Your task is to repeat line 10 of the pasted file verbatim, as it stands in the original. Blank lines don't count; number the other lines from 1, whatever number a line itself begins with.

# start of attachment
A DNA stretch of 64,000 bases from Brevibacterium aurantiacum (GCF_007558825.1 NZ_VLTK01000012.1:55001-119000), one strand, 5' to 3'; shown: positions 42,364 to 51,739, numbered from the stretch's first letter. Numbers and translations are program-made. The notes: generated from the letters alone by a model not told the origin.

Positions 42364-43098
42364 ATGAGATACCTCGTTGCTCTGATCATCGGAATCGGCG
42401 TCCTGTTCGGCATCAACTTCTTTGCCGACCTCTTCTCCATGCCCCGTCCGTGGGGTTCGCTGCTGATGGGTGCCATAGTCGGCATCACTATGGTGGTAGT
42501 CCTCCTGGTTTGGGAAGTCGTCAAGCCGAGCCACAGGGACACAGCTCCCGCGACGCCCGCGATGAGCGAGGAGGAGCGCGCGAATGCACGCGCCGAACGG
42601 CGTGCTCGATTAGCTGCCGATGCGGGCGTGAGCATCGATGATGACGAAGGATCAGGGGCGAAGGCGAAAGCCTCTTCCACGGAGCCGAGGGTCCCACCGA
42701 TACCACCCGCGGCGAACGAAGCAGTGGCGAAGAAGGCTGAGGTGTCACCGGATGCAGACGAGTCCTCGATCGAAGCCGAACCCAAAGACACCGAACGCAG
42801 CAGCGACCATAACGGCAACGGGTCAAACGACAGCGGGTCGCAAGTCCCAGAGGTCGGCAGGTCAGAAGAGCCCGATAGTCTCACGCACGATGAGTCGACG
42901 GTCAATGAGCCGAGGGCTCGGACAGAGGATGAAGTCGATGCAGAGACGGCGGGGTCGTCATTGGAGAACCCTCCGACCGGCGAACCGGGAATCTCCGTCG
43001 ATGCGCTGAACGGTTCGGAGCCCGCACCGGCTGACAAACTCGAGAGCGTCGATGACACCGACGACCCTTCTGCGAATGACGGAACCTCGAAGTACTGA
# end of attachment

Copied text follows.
43001 ATGCGCTGAACGGTTCGGAGCCCGCACCGGCTGACAAACTCGAGAGCGTCGATGACACCGACGACCCTTCTGCGAATGACGGAACCTCGAAGTACTGA